Dina Del Bucchia
Arsenal Pulp Press, 2017
Reviewed by Rachel Jackson
Don’t Tell Me What to Do by Dina Del Bucchia is a hilarious debut story collection both ridiculous and mundane. As the title implies, the author showcases women who are sick and tired of being told what to do and proving that “it’s so easy to get in trouble if you demand every ounce of a person.”
The stories in the book are told primarily in first- or third-person point of view and Del Bucchia’s voice is straightforward and informal, adopting chronological organization. In one story an older woman dreams of a concrete oasis.
In the titular story a young woman steals thousands of dollars in toonies and flees from the man she stole from. In X, the woman hasn’t “had a job since [she] got fired from the printing place for photocopying [her] boobs” (83) and likes to attend funerals for the free food. Other female leads include a woman trying to get laid after her divorce and an excessive gifter who goes too far.
The only story featuring a male point of view, Danilo, is “Hamsters,” in which the next door neighbours’ granddaughter has a rebellious streak. One story artfully reads like notes on a research project. “Instructions for Having an Affair,” shares reflections from a woman who cheated and who declares that “coffee culture is decidedly unsexy,” and thus an unattractive meeting ground for those seeking extramarital relations. While these are interesting departures, stylistically they don’t quite fit.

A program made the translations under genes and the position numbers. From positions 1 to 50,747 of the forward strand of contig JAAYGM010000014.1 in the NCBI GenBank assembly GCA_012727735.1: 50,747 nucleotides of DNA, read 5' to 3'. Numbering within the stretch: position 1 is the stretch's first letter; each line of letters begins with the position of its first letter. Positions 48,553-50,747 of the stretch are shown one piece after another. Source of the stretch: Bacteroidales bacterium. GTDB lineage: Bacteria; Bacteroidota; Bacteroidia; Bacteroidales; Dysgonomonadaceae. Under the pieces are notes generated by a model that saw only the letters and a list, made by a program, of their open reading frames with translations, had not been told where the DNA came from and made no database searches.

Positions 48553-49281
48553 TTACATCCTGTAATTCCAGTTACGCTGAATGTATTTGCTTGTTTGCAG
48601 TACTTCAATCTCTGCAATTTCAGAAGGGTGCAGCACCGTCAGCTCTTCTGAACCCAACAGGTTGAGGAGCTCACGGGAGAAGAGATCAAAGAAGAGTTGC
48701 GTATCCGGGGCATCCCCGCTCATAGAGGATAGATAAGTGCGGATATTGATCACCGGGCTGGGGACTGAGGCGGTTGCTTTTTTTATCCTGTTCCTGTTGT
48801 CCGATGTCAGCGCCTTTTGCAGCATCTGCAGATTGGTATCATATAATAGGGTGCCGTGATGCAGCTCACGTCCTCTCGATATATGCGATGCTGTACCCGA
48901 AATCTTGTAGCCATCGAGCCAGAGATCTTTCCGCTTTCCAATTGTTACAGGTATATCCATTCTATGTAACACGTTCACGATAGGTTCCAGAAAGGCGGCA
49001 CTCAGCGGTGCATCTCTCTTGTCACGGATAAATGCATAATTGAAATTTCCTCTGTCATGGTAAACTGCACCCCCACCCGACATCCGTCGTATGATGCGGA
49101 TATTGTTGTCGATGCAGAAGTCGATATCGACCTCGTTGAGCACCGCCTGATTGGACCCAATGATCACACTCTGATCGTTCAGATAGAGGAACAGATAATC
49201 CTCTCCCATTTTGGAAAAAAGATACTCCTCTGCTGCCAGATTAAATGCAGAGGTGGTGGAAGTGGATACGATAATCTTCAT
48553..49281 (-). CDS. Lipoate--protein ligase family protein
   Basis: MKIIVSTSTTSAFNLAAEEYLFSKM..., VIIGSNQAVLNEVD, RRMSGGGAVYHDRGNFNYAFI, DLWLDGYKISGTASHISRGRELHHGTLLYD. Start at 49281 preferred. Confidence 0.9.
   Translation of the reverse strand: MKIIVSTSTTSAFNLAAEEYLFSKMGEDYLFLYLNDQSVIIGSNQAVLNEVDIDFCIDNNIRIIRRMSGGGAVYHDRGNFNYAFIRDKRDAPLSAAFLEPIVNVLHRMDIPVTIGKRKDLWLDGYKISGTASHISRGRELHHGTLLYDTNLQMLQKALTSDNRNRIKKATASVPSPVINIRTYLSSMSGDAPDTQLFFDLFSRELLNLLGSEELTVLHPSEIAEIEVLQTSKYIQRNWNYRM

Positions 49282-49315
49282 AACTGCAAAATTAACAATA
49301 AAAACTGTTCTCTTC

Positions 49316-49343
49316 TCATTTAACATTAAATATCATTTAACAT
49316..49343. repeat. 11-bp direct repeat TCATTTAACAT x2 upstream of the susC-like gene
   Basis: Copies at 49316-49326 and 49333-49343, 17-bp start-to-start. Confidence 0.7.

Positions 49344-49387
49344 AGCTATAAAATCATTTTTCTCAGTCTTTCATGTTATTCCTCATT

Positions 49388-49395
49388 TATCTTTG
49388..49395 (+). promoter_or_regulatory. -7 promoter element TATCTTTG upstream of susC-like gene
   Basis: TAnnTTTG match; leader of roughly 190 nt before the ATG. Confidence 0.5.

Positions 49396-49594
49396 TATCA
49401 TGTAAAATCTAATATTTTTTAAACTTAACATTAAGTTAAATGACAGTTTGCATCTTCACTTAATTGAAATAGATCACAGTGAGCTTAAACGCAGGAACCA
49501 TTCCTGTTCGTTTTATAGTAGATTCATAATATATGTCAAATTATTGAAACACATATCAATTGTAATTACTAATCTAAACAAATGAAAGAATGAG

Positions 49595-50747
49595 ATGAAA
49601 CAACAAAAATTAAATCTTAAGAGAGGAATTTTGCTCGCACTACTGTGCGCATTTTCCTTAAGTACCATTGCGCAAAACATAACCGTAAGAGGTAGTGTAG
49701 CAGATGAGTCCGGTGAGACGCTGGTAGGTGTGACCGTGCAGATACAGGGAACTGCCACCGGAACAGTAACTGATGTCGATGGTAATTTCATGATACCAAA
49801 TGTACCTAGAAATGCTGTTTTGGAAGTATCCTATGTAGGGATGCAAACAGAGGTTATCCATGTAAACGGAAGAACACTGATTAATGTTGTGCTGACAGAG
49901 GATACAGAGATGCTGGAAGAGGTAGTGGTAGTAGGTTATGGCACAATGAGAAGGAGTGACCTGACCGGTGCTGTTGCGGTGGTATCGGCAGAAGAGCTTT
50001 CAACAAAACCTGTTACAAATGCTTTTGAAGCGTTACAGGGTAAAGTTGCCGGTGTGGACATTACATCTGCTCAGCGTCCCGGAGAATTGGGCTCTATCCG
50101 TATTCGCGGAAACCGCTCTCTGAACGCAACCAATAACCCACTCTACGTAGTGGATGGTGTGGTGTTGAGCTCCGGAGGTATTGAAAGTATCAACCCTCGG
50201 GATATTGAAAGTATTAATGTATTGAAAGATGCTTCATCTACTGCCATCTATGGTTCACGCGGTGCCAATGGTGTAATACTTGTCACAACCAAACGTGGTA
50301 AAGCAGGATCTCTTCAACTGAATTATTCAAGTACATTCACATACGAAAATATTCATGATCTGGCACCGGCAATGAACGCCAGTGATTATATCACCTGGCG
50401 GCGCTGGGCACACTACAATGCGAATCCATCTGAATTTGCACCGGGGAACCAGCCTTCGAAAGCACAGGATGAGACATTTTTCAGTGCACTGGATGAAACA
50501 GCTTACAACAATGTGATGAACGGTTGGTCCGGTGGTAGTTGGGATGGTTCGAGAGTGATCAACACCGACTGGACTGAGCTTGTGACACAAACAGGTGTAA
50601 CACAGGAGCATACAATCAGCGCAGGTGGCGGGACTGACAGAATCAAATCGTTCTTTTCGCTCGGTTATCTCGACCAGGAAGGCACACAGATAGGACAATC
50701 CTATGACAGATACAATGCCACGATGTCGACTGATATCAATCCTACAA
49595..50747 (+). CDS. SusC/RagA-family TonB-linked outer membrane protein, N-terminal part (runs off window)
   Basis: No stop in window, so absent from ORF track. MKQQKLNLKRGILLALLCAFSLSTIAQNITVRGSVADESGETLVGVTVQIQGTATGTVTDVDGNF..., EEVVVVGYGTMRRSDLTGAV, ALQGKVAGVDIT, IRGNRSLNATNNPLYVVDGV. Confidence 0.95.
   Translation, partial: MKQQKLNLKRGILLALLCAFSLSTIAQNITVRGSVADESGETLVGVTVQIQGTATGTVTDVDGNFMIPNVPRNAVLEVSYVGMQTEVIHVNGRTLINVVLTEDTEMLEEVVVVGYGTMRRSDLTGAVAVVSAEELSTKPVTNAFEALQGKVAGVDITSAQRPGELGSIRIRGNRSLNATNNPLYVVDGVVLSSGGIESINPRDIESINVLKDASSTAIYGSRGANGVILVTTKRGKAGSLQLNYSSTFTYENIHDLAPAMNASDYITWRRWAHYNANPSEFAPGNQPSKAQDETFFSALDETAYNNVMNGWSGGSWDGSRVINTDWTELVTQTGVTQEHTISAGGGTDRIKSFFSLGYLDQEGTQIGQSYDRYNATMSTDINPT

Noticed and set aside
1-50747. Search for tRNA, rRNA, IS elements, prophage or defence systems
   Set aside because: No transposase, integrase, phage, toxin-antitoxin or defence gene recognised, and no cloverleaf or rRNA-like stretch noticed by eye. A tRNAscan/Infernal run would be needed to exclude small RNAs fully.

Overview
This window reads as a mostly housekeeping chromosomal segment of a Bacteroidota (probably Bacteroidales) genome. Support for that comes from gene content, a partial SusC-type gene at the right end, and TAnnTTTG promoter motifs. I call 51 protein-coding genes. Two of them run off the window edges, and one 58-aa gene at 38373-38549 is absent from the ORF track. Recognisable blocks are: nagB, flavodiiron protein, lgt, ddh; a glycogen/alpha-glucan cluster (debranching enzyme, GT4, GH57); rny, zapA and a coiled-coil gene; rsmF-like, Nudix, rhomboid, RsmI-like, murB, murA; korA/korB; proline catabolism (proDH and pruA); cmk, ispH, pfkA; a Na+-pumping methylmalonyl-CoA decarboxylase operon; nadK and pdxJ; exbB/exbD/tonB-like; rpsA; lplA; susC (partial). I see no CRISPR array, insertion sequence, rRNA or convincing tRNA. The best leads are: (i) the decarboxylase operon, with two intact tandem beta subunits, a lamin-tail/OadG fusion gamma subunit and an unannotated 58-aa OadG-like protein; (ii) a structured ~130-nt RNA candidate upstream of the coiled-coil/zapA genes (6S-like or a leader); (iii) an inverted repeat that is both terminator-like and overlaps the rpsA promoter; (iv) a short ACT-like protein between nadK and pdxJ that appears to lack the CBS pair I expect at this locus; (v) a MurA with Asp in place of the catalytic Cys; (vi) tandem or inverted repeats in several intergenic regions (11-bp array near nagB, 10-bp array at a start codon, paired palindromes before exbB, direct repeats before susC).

The latter half of the book regains steam with “Nest” about Sara, a designer of custom pet homes who gets caught up in a project (and client) with repercussions for her marriage. Another story is about a woman whose husband’s sleep talking is very loud and sexually charged. “Full Price,” follows a young widow on her first day back at work following her husband’s death. Don’t Tell Me What to Do ends with “The Gospel of Kittany” about a former fashion model who uses social media and the “transformative power of memes” (263) to run her sex cult.
Del Bucchia has three previous collections of poetry and been published in many of Canada’s leading literary magazines. She is an editor at Poetry is Dead and co-hosts Can’t Lit podcast with Daniel Zomparelli.
Don’t Tell Me What to Do is recommended reading for those who hate authority, those who love to laugh, and adults of all ages looking for something clever and raunchy and frank.